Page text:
The cruise industry has voluntarily suspended U.S. cruises until at least October 31, a month beyond the no-sail order date set by U.S. Centers for Disease Control and Prevention (CDC).
“We believe it is prudent at this time to voluntarily extend the suspension of U.S. ocean-going cruise operations to October 31,” trade group Cruise Lines International Association (CLIA) said in a statement on Wednesday.
CLIA represents more than 95% of global cruise capacity, including the world’s largest cruise lines such as Carnival Corp, Royal Caribbean, Norwegian Cruise Line and MSC Cruises.
“We believe this proactive action further demonstrates the cruise industry’s commitment to public health and willingness to voluntarily suspend operations in the interest of public health and safety, as has occurred twice prior,” CLIA’s statement said.
CLIA members had previously extended their operational pause through September 15, announced before the CDC restricted cruising through September 30, and several CLIA members such as Royal Caribbean have already paused operations through the month of October. Carnival’s Princess Cruises has suspended U.S. voyages through December 15.
CLIA noted that the November 1 return to sailing date is subject to change. “CLIA cruise line members will continue to monitor the situation with the understanding that we will revisit a possible further extension on or before September 30, 2020,” it said. “At the same time, should conditions in the U.S. change and it becomes possible to consider short, modified sailings, we would consider an earlier restart.”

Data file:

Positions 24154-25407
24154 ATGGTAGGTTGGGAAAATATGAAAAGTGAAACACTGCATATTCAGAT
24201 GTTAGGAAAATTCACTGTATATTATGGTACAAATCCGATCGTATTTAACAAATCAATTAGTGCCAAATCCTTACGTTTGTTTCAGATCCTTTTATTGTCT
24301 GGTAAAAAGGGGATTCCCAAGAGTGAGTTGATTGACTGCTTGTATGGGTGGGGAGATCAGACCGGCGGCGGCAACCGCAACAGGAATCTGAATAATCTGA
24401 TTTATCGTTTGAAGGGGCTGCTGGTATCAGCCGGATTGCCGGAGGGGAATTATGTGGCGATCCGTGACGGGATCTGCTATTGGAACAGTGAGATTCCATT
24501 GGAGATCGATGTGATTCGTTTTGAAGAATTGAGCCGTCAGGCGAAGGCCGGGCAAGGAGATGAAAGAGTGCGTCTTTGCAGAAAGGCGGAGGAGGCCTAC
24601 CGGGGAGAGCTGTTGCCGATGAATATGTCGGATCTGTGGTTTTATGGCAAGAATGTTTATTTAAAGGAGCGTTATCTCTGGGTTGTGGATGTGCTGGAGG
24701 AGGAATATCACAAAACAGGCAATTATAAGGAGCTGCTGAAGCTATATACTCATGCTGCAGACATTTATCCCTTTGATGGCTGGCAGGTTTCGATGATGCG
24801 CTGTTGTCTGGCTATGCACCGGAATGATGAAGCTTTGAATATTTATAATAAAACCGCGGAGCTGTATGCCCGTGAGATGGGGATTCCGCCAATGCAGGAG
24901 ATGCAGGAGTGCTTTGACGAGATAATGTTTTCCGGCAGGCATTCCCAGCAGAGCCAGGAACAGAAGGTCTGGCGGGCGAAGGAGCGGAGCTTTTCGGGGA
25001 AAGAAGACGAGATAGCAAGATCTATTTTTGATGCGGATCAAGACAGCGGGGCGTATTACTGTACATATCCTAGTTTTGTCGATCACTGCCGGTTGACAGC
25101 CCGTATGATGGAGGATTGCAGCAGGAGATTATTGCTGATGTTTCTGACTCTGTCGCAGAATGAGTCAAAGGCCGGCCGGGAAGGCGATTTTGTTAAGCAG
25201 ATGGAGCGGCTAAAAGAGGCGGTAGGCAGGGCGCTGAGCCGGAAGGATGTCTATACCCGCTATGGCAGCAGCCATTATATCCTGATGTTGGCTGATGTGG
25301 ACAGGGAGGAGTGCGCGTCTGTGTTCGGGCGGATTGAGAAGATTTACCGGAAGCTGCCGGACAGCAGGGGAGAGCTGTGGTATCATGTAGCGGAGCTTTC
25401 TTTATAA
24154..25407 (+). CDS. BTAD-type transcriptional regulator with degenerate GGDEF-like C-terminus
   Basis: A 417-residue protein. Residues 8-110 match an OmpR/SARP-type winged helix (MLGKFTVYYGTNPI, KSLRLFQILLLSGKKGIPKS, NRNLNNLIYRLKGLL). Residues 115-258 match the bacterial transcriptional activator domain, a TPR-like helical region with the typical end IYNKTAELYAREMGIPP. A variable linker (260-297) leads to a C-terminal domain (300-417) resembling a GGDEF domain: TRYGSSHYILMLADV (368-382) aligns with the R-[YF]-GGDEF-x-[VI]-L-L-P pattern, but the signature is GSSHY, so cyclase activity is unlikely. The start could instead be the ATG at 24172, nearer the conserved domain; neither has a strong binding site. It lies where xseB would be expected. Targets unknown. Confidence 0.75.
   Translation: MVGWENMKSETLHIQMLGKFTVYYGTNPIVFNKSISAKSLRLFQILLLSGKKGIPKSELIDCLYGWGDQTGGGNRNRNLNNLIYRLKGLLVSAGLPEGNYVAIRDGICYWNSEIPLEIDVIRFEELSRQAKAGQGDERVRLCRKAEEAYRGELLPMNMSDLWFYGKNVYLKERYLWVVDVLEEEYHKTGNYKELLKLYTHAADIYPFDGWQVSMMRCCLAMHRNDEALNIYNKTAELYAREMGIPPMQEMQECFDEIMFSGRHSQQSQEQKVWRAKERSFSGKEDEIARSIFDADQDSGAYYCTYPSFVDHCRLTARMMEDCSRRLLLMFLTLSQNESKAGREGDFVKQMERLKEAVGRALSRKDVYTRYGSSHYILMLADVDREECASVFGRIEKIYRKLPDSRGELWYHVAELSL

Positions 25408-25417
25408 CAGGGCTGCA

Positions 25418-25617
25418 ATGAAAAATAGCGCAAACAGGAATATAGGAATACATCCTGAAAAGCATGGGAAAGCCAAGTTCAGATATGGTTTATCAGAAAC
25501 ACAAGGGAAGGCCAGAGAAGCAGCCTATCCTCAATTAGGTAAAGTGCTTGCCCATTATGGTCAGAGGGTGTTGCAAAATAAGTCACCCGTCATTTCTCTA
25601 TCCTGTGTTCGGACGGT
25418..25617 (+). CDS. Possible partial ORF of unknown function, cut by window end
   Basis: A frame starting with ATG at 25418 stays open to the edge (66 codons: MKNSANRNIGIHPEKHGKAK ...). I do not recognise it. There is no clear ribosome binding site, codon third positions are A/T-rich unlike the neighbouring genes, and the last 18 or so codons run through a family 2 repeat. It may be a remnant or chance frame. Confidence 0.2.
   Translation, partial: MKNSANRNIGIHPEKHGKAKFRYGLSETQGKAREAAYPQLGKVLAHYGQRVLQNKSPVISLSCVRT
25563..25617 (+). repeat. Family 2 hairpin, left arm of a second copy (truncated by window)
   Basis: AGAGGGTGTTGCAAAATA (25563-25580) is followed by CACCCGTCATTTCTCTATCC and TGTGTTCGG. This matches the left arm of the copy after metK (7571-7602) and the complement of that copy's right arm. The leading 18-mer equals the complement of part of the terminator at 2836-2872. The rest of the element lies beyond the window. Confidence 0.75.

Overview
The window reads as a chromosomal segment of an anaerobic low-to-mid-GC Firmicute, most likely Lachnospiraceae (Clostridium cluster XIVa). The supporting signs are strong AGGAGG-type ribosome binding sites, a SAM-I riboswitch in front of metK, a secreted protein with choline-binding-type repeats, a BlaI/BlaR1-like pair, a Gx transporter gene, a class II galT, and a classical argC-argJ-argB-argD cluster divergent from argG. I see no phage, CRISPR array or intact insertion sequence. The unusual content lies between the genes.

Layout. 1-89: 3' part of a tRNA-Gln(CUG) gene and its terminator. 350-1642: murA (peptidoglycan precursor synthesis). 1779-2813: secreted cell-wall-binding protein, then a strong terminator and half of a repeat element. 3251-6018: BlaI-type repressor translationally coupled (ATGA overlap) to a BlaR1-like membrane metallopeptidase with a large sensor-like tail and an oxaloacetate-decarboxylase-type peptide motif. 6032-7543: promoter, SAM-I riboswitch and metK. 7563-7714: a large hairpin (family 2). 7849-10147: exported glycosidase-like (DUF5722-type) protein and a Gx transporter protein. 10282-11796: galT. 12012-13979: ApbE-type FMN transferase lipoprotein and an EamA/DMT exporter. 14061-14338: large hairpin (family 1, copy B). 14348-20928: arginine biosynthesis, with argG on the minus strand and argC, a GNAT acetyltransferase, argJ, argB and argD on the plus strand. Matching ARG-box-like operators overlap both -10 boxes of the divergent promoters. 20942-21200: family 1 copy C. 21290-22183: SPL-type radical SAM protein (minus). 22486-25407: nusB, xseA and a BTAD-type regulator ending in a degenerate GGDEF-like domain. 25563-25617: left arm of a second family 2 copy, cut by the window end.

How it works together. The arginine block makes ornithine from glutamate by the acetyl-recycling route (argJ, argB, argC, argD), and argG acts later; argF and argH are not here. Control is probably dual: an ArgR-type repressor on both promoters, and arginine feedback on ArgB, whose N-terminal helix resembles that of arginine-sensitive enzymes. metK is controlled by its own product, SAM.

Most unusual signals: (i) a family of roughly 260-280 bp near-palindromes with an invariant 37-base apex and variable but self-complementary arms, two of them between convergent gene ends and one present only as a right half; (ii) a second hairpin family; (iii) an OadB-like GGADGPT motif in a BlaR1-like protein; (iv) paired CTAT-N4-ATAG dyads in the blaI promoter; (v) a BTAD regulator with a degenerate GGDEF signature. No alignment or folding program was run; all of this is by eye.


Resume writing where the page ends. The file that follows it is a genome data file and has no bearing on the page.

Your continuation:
The latest no-sail extension comes amid reports of confirmed coronavirus cases on several cruise ships that have resumed operations in other parts of the world, including an outbreak on board Hurtigruten’s Roald Amundsen.
Stuck at a virtual standstill since March, the cruise industry has been among those hardest hit by COVID-19. The trade group said the decision to further extend the operational pause was not easy to make as U.S. cruise activity generates $53 billion in economic activity annually and supports nearly 421,000 American jobs, according to a recent CLIA study. The trade group said each day U.S. cruise operations are suspended results in a loss of up to $110 million in economic activity and 800 direct and indirect American jobs.